With cousin Sara and Sara’s husband A.P., Maybelle was the instrumental anchor of the now neglected Carter Family. They were the pop stars of their age for country folk. I mean real country folk who butchered their own hogs every fall and mail-ordered shoes from a Sears Roebuck catalog whose pages also served as outhouse tissue. Poor though they were, enough folks managed to have radios and hand-cranked Victrola phonographs (which were outmoded even then) to share the music and their admiration of the Carter Family as “one of our’n”.
Director Beth Harrington (a behind-the-scenes PBS stalwart and former member of the latter Modern Lovers) does an admirable job despite a few missteps. For example, interspersed throughout, we’re told multiple times in vague terms by featured musicians how the Carters influenced them and the course of country music. Curiously, Harrington devotes more time to these people covering the original songs rather than letting us hear the, uh, originals play the originals. If that last phrase sounds redundant, it is and to some degree so are John Prine, George Jones, Sheryl Crow, Kris Kristofferson, and the Carolina Chocolate Drops. They all do a fine job (especially the last) but it’s almost as if the filmmaker doesn’t trust the audience to appreciate eighty year old recordings except in snippets. I suppose she’s trying to emphasize their influence over their output but the Carter’s actual work is curiously often unnoticed in the race to canonize them.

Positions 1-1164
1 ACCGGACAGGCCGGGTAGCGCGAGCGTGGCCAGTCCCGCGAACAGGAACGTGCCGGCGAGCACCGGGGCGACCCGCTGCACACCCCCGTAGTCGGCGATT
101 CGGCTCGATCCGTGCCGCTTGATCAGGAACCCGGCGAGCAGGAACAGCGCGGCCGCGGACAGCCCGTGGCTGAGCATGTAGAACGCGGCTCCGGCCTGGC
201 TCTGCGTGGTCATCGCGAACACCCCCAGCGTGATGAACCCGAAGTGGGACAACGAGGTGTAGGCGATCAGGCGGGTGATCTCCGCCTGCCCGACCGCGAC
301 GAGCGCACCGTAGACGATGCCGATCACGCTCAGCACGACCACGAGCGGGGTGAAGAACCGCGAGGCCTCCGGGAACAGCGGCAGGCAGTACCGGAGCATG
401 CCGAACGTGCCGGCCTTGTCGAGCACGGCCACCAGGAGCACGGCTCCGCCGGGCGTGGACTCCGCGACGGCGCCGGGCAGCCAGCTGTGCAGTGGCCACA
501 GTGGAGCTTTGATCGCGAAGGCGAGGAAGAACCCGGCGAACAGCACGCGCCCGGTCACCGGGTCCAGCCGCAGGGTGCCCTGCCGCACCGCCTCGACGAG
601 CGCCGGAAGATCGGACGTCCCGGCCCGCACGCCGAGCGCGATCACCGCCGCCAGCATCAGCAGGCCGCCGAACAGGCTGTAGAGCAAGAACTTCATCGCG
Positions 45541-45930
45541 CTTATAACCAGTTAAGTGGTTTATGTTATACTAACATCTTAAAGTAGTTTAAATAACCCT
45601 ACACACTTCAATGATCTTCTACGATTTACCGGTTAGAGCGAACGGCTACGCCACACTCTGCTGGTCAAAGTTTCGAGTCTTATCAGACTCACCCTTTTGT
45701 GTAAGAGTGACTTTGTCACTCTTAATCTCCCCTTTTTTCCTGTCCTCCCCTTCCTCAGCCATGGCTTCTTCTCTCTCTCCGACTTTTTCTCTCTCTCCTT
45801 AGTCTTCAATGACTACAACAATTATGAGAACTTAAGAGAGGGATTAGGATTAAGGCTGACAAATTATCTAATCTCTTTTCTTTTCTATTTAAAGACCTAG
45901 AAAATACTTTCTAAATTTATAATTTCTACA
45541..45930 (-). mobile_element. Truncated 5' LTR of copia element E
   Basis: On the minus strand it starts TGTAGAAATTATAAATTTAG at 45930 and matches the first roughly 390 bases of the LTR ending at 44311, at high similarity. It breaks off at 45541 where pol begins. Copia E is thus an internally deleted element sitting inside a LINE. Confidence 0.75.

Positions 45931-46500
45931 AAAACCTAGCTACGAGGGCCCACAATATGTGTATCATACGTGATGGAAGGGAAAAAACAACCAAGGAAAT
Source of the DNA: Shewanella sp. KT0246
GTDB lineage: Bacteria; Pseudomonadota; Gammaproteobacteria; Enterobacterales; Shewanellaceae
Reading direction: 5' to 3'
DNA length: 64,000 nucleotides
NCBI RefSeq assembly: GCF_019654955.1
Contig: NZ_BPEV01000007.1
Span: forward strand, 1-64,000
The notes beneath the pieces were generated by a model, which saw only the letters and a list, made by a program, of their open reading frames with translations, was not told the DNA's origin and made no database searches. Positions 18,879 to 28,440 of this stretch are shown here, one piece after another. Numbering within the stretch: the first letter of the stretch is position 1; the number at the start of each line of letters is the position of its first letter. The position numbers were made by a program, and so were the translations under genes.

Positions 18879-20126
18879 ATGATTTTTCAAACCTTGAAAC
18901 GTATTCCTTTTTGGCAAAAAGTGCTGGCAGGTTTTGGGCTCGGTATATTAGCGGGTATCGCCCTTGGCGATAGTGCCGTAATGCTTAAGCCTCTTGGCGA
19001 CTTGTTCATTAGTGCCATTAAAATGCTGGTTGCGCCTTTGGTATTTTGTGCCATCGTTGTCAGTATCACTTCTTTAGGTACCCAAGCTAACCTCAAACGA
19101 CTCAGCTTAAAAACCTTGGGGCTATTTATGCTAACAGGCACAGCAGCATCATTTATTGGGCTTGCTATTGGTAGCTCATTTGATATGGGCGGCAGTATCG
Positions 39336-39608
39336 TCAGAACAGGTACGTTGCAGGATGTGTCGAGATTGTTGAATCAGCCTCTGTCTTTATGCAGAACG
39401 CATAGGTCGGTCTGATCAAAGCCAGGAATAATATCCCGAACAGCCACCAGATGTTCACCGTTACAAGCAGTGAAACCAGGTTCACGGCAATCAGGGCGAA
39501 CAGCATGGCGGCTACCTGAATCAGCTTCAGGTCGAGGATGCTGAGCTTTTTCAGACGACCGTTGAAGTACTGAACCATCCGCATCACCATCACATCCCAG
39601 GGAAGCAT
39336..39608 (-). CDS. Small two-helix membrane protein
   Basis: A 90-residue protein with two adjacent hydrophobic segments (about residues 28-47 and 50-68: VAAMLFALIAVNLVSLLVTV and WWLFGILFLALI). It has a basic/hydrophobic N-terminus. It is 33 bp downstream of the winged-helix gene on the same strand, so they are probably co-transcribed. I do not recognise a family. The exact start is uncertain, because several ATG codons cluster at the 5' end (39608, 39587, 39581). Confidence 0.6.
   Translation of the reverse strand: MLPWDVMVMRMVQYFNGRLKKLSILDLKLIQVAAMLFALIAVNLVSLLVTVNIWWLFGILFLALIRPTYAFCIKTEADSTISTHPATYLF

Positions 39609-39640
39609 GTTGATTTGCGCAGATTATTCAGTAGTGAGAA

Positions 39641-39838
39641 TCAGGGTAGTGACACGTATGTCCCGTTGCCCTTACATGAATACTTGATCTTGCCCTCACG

Too, there’s the misguided use of colorized and animated vintage photographs of the Carters “playing” their songs. Such parlor tricks serve absolutely no purpose whatsoever: annoying at best and at worst, a visual that further serves to distract from the beautiful original recordings. Call me a Luddite (true) but it’s just one more example of how ubiquitous useless computer tricks have become. No one ever seems to ask, “What’s the point?” To me it’s just one more disservice to an audience, again not trusting we can be content with content sans bells and whistles. This ugly trick makes me out and out yearn for the now passé Ken Burns approach of slowly zooming in and out of old photographs.